New Cuenca crafts cooperative could be a model for crafts artisans throughout Latin America

Nov 20, 2020 | 10 comments

By Robert Bradley

In 1973, the Organization of American States (OEA), created to address social and financial inequality in the Americas, designated Cuenca as the headquarters for its efforts to promote artisan crafts. Five years later, the Centro Interamericano de Artesanías y Artes Populares (CIDAP), or Inter-American Center for Popular Crafts and Arts, was established.

Woven copper baskets on display at Anyi.

The goal of CIDAP, located on Paso Tres de Noviembre at the Hermano Miguel escalinata, was to promote crafts and to create new markets for artisans, many of whom struggled economically to practice their traditional trades.

In 1992, the Jardin Azuayo Co-op, a funding and educational agency designed to assist artisans was established under the direction of CIDAP. In turn, Ecuador’s Casa de la Cultura was founded to be the liaison between artisans, the OEA and government organizations that promoted the arts.

Two weeks ago, the arts cooperative, Anyi, a translation of the word “reciprocity,” or “working together,” in Quechua, opened its doors at Luis Cordero and Presidente. Cordova, next door to Cuenca’s Case de la Cultura theater.

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Paul Calle, the co-op manager of Anyi, was quick to distinguish the difference between a gallery and the cooperative space.  “The first 14 artisans chosen by CIDAP for the co-op will be the governing body to select and promote artisans in Azuay Province and the surrounding region,” he said. “I anticipate the number of participants will grow and hope to have 20 or more by year’s end.”

Sombreros de paja toquilla, the hats that made Cuenca — and Panama — famous.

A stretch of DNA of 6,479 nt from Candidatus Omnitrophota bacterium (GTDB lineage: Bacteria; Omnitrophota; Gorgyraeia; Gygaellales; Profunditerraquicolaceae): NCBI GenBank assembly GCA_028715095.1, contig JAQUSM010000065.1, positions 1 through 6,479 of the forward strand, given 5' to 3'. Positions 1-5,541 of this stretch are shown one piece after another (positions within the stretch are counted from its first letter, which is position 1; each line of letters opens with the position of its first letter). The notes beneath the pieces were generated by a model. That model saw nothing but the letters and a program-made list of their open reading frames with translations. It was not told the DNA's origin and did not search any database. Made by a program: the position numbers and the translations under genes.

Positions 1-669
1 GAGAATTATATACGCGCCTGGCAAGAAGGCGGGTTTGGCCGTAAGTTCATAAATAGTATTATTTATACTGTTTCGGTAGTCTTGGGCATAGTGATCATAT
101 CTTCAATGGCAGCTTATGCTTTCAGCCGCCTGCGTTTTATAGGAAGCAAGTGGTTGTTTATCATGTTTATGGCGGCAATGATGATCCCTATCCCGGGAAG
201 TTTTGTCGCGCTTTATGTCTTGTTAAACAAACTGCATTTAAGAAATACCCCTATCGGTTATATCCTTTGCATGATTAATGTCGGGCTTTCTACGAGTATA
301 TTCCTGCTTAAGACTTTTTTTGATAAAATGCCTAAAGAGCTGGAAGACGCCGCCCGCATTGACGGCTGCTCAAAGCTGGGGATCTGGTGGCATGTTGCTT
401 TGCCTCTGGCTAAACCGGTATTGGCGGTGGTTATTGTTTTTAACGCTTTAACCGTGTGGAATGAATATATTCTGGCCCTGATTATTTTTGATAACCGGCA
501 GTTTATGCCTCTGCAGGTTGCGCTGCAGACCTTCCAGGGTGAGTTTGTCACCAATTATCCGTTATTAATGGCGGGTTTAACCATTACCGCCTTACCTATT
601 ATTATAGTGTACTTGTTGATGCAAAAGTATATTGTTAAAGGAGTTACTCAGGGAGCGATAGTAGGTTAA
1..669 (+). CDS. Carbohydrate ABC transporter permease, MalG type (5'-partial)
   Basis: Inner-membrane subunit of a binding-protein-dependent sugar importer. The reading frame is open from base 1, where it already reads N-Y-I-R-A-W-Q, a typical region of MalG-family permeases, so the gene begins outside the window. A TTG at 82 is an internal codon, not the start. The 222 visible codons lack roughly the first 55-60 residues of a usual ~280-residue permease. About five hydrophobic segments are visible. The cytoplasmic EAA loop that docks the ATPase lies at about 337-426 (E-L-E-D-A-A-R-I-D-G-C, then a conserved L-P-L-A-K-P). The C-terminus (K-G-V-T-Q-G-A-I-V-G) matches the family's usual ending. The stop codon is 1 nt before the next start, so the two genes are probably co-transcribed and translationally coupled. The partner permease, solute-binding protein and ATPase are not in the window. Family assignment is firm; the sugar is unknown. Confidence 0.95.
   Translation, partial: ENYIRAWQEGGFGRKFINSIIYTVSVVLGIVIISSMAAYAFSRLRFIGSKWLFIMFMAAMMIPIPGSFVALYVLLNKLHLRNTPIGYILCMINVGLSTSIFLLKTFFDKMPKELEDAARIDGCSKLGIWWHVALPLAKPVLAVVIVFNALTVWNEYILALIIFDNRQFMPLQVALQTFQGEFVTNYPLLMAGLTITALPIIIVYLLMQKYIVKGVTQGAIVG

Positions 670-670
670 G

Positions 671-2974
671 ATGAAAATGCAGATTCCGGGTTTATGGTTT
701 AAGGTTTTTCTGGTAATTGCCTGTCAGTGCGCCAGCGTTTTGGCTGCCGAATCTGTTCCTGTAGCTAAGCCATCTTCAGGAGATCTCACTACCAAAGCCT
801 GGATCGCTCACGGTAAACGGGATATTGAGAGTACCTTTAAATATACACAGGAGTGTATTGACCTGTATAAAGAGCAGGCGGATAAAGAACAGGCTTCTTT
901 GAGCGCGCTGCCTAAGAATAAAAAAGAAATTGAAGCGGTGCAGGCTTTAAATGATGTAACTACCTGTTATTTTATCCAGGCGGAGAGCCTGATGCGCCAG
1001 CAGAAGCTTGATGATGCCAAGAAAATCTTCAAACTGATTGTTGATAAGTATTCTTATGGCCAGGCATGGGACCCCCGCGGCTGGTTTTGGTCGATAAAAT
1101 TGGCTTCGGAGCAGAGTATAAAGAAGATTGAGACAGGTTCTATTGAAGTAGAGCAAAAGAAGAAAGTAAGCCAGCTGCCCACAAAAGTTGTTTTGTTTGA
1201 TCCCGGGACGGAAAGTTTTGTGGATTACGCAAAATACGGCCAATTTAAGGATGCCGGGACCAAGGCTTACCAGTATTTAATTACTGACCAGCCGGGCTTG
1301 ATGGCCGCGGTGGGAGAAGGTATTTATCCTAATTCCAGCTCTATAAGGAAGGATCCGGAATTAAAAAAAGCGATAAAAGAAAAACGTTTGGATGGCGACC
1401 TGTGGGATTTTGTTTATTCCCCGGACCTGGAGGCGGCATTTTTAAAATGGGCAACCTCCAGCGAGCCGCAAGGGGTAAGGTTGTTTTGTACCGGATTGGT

He added, “Ayni will also serve as a template for other cities to establish crafts co-ops to present local artisans to Latin America and the rest of the world.” It is an ambitious project including website development, coordination with participant’s interests and the creation of marketing strategies.

“Artisans have always had to fight for recognition, and parity with other artists,” Calle continued. “Their contribution to furthering cultural expression has long been overlooked and now is the time to address issues that have kept us apart and to join together in a common cause.”

“The importance of artisans cannot be minimized,” he says. “It is the artisan who personifies the importance of the human touch that is central to craft. It allows the purchasers to hold in their hands personally made works of art, ‘obras de arte,’ that represent a long and proud tradition.”

Bolstering Anyi’s mission, Cuenca has recently been designated a Ciudad Mundial de la Artesanía (World City of Crafts) by the World Crafts Council (WCC – Consejo Mundial de Artesanías). The city was recognized for its paja toquilla (toquilla straw) hats, goldsmithing, pottery, ceramics, baskets, forged iron, embroidery, saddle making, tinsmithing, wood, marble, stonework, and pyrotechnics. One particularity is that the majority of these skills have been transmitted through crafts families for generations.

Current Anyi members offer artifacts on display in a variety of mediums from basketry to copperwork.

For additional information about Anyi, please contact, Paul Calle, coopaynil@gmail or call 099-399-8269.

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